Good morning, Dudamel. You’re middle-aged now

The conductor Gustavo Dudamel is 39 today, on the threshold of middle-age.

He has a steady job at the LA Phil that will keep him at Disney Hall until 2026 and he has taken Spanish citizenship for protection against ongoing Venezuelan turmoil and US visa contractions.

He is mid-career, nicely set, conducting film tracks for Spielberg.

Where next?

Happy birthday, Gustavo!

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  • High time then to drop his YEC bonus (for youth, exoticism and cuddliness) bonus and assess his music-making for what it is: not even mediocre. Name one modestly memorable recording Mr Dudamel has made. Anyone?

    • I was a longtime Dude skeptic too, but then I saw him conduct Rigoletto at the Met. Much as I wanted to hate him, he was terrific. I’ve never heard the Met orchestra play with such continued intensity. The opera is the ultimate test, and he passed with flying colors. Hype aside, he’s the real deal.

      • I think you mean Otello, which he conducted in the 2018-19 season as his Met debut. Either way, I saw him conduct that as well, and it was outstanding. So was his Otello at the Hollywood Bowl in July of 2018. In fact, all of the operas I’ve seen him conduct at the Hollywood Bowl (Carmen, Rigoletto, Cavalleria Rusticana/Pagliacci, Turandot) were fantastic, in my opinion.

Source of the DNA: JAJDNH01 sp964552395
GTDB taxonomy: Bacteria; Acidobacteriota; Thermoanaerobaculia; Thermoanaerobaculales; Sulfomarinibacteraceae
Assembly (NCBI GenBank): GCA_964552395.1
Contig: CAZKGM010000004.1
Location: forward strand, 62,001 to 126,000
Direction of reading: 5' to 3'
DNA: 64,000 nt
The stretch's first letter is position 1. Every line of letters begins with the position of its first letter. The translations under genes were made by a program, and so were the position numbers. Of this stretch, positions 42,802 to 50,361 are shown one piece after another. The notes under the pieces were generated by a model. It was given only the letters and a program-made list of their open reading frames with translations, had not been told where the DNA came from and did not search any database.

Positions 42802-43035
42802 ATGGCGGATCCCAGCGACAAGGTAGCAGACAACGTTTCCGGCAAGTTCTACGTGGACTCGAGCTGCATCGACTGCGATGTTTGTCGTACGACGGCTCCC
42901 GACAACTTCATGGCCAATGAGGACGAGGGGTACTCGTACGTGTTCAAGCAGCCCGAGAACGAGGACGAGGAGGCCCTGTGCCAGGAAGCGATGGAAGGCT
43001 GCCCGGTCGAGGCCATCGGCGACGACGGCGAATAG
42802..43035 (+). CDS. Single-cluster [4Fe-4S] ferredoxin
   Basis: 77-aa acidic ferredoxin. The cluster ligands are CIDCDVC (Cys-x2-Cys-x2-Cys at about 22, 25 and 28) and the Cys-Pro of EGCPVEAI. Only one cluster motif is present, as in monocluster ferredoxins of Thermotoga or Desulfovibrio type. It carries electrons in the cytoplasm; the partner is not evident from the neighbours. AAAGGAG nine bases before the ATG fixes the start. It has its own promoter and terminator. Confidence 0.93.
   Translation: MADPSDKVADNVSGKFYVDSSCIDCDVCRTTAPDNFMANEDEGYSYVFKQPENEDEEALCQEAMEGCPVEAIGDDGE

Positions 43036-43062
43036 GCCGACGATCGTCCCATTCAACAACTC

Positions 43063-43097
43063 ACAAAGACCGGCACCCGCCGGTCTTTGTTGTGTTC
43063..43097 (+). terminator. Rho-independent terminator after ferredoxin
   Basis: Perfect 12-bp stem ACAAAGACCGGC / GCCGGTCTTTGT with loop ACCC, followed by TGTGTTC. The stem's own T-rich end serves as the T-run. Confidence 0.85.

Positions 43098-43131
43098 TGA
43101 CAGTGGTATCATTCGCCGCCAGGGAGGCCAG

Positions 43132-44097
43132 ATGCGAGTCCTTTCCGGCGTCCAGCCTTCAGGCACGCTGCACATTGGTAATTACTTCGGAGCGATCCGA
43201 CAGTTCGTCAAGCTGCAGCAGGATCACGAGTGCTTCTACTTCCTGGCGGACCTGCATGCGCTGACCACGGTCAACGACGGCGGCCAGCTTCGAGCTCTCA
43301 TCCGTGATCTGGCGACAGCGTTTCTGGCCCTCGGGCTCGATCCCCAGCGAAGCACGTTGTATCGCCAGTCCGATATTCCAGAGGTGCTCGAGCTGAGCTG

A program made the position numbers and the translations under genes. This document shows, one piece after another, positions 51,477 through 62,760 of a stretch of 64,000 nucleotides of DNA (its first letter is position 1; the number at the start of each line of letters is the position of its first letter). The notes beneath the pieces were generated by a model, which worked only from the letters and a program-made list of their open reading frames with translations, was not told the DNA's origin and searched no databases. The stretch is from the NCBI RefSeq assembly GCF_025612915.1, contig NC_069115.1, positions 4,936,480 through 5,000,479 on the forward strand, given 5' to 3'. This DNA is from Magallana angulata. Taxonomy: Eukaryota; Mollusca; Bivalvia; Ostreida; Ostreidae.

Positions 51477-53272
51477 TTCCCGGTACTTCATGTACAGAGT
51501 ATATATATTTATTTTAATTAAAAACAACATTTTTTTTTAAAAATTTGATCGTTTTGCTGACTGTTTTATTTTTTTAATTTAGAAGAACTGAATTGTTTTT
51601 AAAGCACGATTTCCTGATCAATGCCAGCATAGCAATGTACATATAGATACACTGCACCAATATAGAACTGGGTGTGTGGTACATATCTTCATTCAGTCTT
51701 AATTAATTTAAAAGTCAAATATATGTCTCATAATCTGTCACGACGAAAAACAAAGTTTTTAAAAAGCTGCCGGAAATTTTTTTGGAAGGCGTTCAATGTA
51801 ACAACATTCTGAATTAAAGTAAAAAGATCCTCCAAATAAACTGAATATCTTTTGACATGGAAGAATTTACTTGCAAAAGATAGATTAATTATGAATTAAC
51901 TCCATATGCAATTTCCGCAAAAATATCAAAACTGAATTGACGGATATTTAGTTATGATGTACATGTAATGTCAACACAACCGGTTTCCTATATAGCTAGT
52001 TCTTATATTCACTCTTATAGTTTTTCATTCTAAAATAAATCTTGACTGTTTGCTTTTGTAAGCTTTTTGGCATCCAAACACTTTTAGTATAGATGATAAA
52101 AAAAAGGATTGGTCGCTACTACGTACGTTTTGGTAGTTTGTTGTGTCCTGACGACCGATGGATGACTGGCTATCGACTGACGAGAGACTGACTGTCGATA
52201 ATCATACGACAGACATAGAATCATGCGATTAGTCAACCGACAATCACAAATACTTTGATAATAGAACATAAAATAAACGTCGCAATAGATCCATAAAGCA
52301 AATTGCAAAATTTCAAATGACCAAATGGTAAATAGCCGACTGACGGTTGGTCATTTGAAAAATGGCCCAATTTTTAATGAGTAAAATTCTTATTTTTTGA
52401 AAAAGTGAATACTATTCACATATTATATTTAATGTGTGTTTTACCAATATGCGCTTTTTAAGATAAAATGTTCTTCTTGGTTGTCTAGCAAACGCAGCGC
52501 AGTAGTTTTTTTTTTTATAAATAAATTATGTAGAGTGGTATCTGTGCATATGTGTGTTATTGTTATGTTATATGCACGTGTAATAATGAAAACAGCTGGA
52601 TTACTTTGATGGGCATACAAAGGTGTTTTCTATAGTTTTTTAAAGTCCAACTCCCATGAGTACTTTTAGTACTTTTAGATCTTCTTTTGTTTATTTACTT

• The New York Times this week might disagree with you on that. I doubt that all the major orchestras in the world who have engaged him wouldn’t think about hiring someone who is “not even mediocre”. So JP, I think that’s turning into a rather tired trope, the sort that one hears from the claque of perpetually opinionated and grumpy commenters here on SlippedDisk.

      Just to amuse yourself, why not read the review from his concert at the NY Phil last week.

      Gustavo Dudamel Excels, Yet Again, at the New York Philharmonic
      https://nyti.ms/2TU8zjF

    • Fiesta. Pretty damned good. The Mahler 7th with the Simon Bolivar Orchestra – excellent, one of the best. The Nutcracker…well, nice try – but he’s no ballet conductor and it was a totally unneeded recording.

    • So a conductor’s achievement is measured by recordings now?

      Hard to know where to begin with such a profoundly unmusical comment.

      • There isn’t anything profound here my friend…it is jus hype sin e the beginning, with the very same names dropped due to petrol money, inside the music business. Dudamel is the “money talks and bulshit walks” ever due to fat pockets

    • Mahler 9. It’s as good as any in my collection (which is big). Also, if you want a Mahler 8 with a full one thousand people involved, he’s your go-to guy (dvd only). His Mahler 7 is very good too, considering that it’s not with the L.A. Phil., but with his Simon Bolivar orchestra. His Richard Strauss disc with the Berlin Phil. is quite good as well. Granted, you could just stand up, give the Berliners a downbeat and then walk off. I wouldn’t expect him to ‘beat’ Karajan, Klemperer, Bohm, etc., when it comes to the standard Austro-German line (Beethoven, Brahms, etc.). In addition, his early “Fiesta” disc is outstanding. I very much like his “Pictures” with the Vienna Phil. It’s very straight forward, but very well played.

    • I particularly enjoyed Dude’s Concerto for Orchestra with the LA Phil.
      “Fiesta” is great.
      And he seems to be very good in Mahler.